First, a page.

Intelligence, Religious Faith, and NFP
By Dr. Jeff Mirus ( bio - articles - email ) | Oct 24, 2013 | In On the Good
Natural Family Planning is connected with religious faith, but is raw human intelligence connected with atheism? I only group the two issues here because some interesting statistical studies have been done in both areas. One shows enhanced marriage satisfaction among those who use NFP. The other debunks the popular myth that there is an inverse correlation between intelligence and religious faith.
Both studies are written up in the 2013 volume of The Catholic Social Science Review. The first, “Natural Family Planning as a Family Binding Tool: A Survey Report”, is an analysis of a 2008 study of over a thousand members of the Institute for Natural Regulation of Conception in Austria, Switzerland and Germany.
It will come as no surprise that the vast majority of those who use NFP are not only religious but specifically Catholic. In the INRC study, 74% were Catholics, and only 2% had no religious affiliation. For this reason alone, it should be unsurprising that those who were single, divorced or cohabiting constituted a very small percentage (a total of 8% for all three groups). Interestingly, however, the primary motivation for choosing NFP was religious in only 20 to 25% of the cases, broken down by country. Other reasons were a desire for a truly natural method (30 to 35%), the recommendation of friends (20 to 25%), and a fear of side effects from other methods (8 to 17%).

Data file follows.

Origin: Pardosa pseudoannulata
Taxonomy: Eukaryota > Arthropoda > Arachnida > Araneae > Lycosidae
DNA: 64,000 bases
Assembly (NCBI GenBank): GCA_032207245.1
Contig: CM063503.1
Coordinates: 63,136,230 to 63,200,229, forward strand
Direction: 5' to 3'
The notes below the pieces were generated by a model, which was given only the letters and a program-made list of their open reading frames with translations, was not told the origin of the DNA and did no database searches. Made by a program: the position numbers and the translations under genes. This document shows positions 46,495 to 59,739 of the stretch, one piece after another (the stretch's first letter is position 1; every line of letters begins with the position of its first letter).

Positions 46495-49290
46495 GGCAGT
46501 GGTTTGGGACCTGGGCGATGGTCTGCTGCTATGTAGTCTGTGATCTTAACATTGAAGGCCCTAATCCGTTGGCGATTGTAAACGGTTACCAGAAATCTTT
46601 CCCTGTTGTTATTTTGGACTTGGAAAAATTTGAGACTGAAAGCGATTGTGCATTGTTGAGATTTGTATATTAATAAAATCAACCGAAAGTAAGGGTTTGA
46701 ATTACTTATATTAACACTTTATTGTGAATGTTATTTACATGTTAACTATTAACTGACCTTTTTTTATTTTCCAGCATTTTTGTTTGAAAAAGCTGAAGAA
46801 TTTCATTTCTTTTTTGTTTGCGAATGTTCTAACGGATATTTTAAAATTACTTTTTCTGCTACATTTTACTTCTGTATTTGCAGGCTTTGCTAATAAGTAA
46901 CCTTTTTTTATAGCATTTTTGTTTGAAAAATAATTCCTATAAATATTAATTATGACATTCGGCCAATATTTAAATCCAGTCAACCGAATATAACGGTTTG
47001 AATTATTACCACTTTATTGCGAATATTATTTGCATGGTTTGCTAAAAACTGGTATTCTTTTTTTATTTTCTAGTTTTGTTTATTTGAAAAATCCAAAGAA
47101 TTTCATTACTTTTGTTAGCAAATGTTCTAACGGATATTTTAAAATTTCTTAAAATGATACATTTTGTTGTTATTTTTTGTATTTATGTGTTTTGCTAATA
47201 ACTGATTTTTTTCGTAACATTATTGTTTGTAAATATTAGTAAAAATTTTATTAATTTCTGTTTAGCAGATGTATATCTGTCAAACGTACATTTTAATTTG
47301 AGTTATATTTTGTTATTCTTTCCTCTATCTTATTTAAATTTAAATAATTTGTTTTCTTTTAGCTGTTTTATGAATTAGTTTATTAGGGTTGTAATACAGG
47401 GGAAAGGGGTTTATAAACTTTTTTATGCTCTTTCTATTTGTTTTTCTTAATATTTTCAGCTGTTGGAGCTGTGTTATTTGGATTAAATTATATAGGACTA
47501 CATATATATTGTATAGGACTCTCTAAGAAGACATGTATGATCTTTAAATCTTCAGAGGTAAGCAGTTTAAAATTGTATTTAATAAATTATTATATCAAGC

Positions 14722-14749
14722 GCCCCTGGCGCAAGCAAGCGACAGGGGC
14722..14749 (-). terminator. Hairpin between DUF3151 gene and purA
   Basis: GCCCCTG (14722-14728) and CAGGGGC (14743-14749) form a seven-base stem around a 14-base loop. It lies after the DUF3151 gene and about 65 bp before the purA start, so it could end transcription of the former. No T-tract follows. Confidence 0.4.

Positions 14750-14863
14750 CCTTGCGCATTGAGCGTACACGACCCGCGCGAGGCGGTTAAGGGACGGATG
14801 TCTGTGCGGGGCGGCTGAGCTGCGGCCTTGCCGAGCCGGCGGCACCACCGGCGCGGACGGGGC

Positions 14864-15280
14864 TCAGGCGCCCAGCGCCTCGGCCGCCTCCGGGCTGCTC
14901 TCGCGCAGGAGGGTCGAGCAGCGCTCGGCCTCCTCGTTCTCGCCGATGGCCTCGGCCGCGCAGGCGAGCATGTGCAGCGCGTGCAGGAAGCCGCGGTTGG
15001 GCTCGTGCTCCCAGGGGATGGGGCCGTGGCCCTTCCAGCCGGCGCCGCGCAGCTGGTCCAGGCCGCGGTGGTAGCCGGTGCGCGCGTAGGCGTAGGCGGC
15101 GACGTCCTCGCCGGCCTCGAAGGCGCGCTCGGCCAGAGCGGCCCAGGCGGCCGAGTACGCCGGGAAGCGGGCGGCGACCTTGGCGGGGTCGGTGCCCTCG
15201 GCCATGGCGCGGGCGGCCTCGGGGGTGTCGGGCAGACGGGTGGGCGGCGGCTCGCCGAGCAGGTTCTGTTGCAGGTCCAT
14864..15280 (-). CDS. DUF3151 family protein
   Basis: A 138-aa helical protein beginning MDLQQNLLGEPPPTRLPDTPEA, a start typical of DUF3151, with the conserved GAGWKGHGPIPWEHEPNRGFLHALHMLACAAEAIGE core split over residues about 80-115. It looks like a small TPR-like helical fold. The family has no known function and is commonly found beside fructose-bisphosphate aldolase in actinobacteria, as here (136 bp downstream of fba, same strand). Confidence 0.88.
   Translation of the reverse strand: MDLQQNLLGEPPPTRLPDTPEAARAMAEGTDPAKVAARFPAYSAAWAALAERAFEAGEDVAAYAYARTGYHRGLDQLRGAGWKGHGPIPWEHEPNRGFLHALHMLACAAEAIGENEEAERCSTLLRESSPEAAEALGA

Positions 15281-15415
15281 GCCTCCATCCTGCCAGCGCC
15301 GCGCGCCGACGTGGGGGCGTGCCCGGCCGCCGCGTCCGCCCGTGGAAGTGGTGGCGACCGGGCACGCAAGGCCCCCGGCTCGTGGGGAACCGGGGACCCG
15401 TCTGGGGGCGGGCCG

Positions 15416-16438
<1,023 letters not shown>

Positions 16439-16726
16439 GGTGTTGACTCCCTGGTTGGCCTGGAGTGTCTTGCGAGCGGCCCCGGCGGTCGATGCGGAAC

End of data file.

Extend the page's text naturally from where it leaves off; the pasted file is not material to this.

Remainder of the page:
Of greatest interest is the positive or negative experience associated with the use of NFP in this study. About 85% of respondents combined NFP with periodic abstinence to space the births of their children. Of these, 71% reported that NFP (specifically, the Sympto-Thermal Method) enriched the marriage partnership, and 68% reported that family life become more pleasant. The mean number of children in this group was 3.14.
Perhaps significantly, for the 15% who did not practice periodic abstinence, only 51% reported partnership enrichment, only 50% reported more pleasant family life, and the mean number of children was lower (2.5). In other words, there was actually a positive correlation between periodic abstinence and marital/family satisfaction. This seems counter-intuitive to many today, but the reasons have long been known: Sexual abstinence encourages couples to communicate at other levels, aids in developing a profound respect for the other as “subject” rather than “object”, and (oh, by the way) sharpens sexual desire, which is constructively channeled into what we might call “romance”.